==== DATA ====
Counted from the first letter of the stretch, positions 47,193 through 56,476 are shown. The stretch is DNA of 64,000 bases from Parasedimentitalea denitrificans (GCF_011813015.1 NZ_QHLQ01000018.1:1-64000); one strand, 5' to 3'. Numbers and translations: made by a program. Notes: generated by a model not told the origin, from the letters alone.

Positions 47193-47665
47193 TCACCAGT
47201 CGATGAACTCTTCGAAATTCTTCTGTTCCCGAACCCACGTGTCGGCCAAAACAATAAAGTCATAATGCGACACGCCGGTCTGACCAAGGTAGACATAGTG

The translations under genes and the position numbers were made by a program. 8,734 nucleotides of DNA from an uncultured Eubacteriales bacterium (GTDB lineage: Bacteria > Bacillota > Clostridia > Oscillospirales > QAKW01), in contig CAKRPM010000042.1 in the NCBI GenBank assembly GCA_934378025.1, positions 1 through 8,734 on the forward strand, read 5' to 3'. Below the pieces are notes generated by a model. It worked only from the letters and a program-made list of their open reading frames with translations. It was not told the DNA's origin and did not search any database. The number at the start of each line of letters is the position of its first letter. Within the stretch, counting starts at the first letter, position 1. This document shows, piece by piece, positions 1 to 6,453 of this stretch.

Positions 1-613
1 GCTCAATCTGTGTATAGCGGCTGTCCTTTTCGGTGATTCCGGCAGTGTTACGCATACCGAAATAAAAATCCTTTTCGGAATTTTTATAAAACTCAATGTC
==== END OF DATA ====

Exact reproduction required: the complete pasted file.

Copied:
Counted from the first letter of the stretch, positions 47,193 through 56,476 are shown. The stretch is DNA of 64,000 bases from Parasedimentitalea denitrificans (GCF_011813015.1 NZ_QHLQ01000018.1:1-64000); one strand, 5' to 3'. Numbers and translations: made by a program. Notes: generated by a model not told the origin, from the letters alone.

Positions 47193-47665
47193 TCACCAGT
47201 CGATGAACTCTTCGAAATTCTTCTGTTCCCGAACCCACGTGTCGGCCAAAACAATAAAGTCATAATGCGACACGCCGGTCTGACCAAGGTAGACATAGTG

The translations under genes and the position numbers were made by a program. 8,734 nucleotides of DNA from an uncultured Eubacteriales bacterium (GTDB lineage: Bacteria > Bacillota > Clostridia > Oscillospirales > QAKW01), in contig CAKRPM010000042.1 in the NCBI GenBank assembly GCA_934378025.1, positions 1 through 8,734 on the forward strand, read 5' to 3'. Below the pieces are notes generated by a model. It worked only from the letters and a program-made list of their open reading frames with translations. It was not told the DNA's origin and did not search any database. The number at the start of each line of letters is the position of its first letter. Within the stretch, counting starts at the first letter, position 1. This document shows, piece by piece, positions 1 to 6,453 of this stretch.

Positions 1-613
1 GCTCAATCTGTGTATAGCGGCTGTCCTTTTCGGTGATTCCGGCAGTGTTACGCATACCGAAATAAAAATCCTTTTCGGAATTTTTATAAAACTCAATGTC